Lost Highway: Desire, Music, and the Unattinable

In class we discussed how desire is linked to absence. In Lost Highway, the scene in which Pete first meets Alice introduces this very concept. The scene previous to their meeting in the auto body shop is critical to both desire and its complexity.  It is here we see Pete go to Sheila’s and the two have sex in his car. When Sheila gets in the car, she  answers “i don’t know” when he asks if she wants to go for a ride, as if to appear unattinable. But the facade is quickly shattered when she asks him “why don’t you like me”. This scene transitions into the next with a black out coupled with a jazz score.

This jazz track that plays in the auto shop is the same one that we hear Fred playing at the beginning of the film. It is no accident that this music gives Pete a headache and he appears out of sorts. The music links the two men and jogs a certain memory of ‘that night’.  The strange connection between them is inextricably linked to the music. Pete’s need to change the track and the other man’s insistence that ‘he liked it’ emphasizes that there is an urgency on Pete’s part to stop it. There is a transition shot in which Pete is still under the car and a tire is the only image in focus. Simultaneously, we hear a car approaching. Then the rest of the shot comes into focus and we see a car with a blonde woman in it. The tire remains in the foreground of the shot, a positionality assumed to be Pete’s. As Pete gets up, we see different shots of Alice, each one progressively getting closer to her. As Mr. Eddy approaches Pete, Alice immediately goes out of focus. From this introduction there is a barrier introduced between Alice and Pete. She belongs to him and cannot be truly Pete’s. The two men begin to talk and once again the rest of the auto shop remains out of focus. They discuss the car but reference it as “her”. The dialogue is  about the car, yet the blonde woman is also implicated in the conversation with phrases such as “give her the once over”, and ” if you’ll be down with her by then”.  A new music track begins as we simultanously see black. This appears to be Mr. Eddy’s body passing in front of the camera. When he moves out of the way, Alice is in full view. The camera uses a slow motion shot to show her getting out of the car. As she rises, the words “this magic moment” play and her eyes flicker up to us, the viewer and Pete. We see Pete watching her, and she walks away and slowly turns around to face him.  The camera continues to pan between shots of Alice turning around and Pete watching her. The shots of Alice getting into the car are breathtaking as they continue in slow motion, She continues to stare right at the camera, at Pete, and us the viewers.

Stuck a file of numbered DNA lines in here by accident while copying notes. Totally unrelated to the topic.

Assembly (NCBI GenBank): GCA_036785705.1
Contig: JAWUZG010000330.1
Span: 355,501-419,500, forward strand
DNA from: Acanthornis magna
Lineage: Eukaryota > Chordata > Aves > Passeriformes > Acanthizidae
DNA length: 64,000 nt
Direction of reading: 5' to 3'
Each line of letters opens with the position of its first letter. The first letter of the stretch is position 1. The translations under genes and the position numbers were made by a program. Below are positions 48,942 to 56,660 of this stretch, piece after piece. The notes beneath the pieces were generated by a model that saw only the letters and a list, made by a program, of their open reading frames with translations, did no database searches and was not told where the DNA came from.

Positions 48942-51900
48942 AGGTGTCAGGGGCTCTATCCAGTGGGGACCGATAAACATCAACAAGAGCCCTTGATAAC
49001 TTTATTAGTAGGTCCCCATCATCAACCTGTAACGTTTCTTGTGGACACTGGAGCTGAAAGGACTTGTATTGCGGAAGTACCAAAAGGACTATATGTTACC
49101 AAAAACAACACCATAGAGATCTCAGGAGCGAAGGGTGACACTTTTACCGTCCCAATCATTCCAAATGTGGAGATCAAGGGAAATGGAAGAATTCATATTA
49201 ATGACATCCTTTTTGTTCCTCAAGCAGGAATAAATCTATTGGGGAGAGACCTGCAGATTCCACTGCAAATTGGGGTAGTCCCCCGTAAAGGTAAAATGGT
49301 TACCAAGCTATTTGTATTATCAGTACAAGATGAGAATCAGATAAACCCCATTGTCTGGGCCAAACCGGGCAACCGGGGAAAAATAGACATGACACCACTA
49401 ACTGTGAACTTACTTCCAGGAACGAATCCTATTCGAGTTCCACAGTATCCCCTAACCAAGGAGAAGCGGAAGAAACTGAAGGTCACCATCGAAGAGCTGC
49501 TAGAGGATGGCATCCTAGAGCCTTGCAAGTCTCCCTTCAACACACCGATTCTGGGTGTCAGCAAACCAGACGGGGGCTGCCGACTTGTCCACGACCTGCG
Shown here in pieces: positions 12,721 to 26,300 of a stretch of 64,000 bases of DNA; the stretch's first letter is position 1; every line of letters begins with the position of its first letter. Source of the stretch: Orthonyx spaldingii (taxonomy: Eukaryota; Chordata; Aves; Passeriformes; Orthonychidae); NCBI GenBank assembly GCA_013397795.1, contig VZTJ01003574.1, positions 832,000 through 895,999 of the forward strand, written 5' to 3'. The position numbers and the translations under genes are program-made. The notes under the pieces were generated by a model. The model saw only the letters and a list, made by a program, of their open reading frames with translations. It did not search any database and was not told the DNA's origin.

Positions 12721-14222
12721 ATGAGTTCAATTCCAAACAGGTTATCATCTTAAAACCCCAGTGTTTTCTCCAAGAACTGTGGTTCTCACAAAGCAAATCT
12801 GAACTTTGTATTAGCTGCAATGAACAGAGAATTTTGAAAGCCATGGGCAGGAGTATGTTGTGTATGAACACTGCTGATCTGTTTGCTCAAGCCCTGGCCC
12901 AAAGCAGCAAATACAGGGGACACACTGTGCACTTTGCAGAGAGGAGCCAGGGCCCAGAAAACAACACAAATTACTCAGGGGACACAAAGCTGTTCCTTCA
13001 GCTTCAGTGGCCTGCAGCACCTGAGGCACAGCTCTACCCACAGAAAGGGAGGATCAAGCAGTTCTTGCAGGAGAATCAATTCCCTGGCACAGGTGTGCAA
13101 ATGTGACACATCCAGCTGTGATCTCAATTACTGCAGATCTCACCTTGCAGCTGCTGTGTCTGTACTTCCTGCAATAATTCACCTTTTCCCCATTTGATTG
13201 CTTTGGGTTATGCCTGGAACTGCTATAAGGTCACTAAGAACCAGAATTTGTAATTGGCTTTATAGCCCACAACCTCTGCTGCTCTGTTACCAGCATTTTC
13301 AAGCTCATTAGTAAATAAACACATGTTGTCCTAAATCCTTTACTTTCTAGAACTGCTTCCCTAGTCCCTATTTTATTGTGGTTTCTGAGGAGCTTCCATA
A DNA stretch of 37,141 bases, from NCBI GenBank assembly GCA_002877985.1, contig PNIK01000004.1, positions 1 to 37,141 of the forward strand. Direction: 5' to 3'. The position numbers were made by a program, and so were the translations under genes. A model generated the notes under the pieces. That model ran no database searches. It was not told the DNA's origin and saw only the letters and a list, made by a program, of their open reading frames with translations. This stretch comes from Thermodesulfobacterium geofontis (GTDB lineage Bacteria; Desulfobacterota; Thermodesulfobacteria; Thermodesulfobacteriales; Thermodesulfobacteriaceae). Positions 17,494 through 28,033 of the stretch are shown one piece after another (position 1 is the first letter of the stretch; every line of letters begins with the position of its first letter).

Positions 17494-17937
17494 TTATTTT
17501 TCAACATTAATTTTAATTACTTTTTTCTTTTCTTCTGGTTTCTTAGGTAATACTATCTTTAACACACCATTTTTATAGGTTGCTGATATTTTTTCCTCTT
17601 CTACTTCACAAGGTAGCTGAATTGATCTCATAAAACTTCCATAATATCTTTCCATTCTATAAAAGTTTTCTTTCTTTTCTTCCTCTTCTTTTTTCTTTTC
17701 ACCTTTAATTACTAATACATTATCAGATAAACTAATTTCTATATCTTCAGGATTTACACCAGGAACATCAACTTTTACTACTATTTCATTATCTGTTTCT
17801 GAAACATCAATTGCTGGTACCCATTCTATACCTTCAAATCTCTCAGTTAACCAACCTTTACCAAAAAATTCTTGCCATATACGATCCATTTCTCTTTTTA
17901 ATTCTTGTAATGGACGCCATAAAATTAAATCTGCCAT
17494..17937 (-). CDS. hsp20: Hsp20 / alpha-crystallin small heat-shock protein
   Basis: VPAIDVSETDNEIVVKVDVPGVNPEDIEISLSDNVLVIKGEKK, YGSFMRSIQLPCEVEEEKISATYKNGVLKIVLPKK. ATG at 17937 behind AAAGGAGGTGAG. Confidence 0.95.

This sequence between Pete and Alice is not only beautifully shot and scored, but introduces desire in a public and untouchable way. The visual images and soundtrack insist that Pete desire’s for Alice is something that is ‘unreal’. The slow motion is a subjective camera in which Pete is imagining her to be something more than she is, something more than an actress in a low grade porn film. It is the idea of her, rather than Alice in her true form that Pete desires.

 

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